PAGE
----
It’s the year of Luke, and those of us who use the lectionary have a dandy coming up.
Matthew’s Jesus says that whoever loves father, mother, son or daughter more than him is not worth of him. That’s pretty tough, but Luke’s Jesus takes it a step farther by demanding that those closest to us be hated. John’s Jesus goes in another direction requiring us to hate our own lives. I have no idea what Jesus may have said in Aramaic, but in Greek there is no way around it. The word means hate, as in despise.
This is off the chart even for hyperbole used to make a point. How does it relate to loving neighbor, self and enemies? Where is the kingdom of God that heals and reconciles? It conjures up images of self flagellating monks, or dour Puritans who have drained every ounce of joy out of life as they putter along, “sinners in the hand of an angry God.”
Maybe you have a better way, and I’d like to hear it, but as for me, I need to weigh this out in the context of the whole of Luke. It seems to me that Luke’s Jesus is intent on turning every ordinary human way of doing things upside down and inside out. In the process he wipes out every rule of relationships based on exchange, except for one, and that is one’s relationship with God in Christ.
I imagine that the question he would ask is; Do you trust me with everything holding nothing back? It’s easy enough to give me yourself, will you give me everything else? Your baby daughter, infant grandson, dearest parent, beloved partner – given without reservation, not one string of attachment left? Is he kidding? No!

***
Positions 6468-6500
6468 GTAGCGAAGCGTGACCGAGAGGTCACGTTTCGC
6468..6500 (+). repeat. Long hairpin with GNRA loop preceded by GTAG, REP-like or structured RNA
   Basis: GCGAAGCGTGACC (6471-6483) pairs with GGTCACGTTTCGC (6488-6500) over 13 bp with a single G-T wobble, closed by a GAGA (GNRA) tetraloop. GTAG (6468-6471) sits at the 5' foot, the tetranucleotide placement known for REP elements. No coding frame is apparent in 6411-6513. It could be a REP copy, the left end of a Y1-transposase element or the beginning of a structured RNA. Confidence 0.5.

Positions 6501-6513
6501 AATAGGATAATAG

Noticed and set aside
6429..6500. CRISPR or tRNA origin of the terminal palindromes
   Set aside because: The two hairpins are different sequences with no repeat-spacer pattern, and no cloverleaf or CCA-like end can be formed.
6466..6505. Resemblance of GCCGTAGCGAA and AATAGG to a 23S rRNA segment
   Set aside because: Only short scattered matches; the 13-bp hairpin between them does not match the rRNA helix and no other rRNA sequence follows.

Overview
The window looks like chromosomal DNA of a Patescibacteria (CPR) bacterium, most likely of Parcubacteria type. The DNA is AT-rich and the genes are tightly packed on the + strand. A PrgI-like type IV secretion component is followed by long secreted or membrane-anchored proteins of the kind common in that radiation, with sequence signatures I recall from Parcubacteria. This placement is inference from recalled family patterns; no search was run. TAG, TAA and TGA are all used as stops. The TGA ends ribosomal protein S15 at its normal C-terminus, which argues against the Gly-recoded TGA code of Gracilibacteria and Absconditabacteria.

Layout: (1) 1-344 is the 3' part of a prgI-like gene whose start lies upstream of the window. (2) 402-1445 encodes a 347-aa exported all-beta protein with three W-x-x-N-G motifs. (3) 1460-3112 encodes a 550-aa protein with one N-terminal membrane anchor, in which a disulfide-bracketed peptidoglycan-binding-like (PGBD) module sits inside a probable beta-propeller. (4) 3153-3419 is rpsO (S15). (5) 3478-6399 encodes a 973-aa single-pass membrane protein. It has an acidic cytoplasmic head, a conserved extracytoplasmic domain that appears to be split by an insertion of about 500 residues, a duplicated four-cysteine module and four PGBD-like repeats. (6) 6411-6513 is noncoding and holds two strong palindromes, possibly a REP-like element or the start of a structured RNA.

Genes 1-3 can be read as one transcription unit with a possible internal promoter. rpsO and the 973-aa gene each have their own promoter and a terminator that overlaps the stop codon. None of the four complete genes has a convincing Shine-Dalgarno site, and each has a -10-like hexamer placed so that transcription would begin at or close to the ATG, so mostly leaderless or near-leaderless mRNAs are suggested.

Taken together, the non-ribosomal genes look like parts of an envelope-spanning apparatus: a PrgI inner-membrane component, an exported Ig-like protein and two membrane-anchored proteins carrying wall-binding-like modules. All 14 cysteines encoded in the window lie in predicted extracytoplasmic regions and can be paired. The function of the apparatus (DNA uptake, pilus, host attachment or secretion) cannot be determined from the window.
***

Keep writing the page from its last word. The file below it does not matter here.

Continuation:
That’s a hard one. It’s a form of sacrifice to the nth degree. We have to have faith that what will happen is what always happens with Jesus, he returns our loved ones and our own lives as holy blessings. That’s a little hard to swallow isn’t it? It’s one thing to read about it in a bible story; it’s another thing altogether when it’s a reality in our own lives. That’s the problem with Jesus in Luke; he always wants to do it God’s way, never our way. Someone needs to explain to him how things work around here.
2 thoughts on “Hate a Baby for Christ Sunday”
CP,Your post title would make an excellent sermon title… get 'em buzzing a little before the service.
This passage is part of the general problem, well known to all biblical scholars (of both Testaments) called \”the dark sayings\”, that is, the statements, quite possibly authentic, that seem to contradict or be disjunctive to the overall teachings/narrative of the whole. Different commentators take different approaches to solutions/answers (or ignoring them!). One approach is to take some as rhetorical hyperbole, an extreme statement to make a point. In one place in Matthew, Jesus says \”some have made themselves eunuchs for the Kingdom of Heaven's sake.\” At least one group of Russian Orthodox fanatics took this as a literal recommendation, and castrated themselves! In another context, one of the saints of medieval monasticism, quoting Jesus saying \”Whosoever loves father or mother more than me is not worthy of me\” proceeded to walk over the prostrate body of his mother who was trying to block him from going off to a monastery! Even the 17th century Puritans saw the real need to prevent (if possible) self-called fanatical prophets doing harm by founding, in the New World, a college (Harvard), in Governor Bradford's words \”dreading to leave an illiterate ministry to the churches, when our present (educated) ministers shall lie in the dust.\” Dr B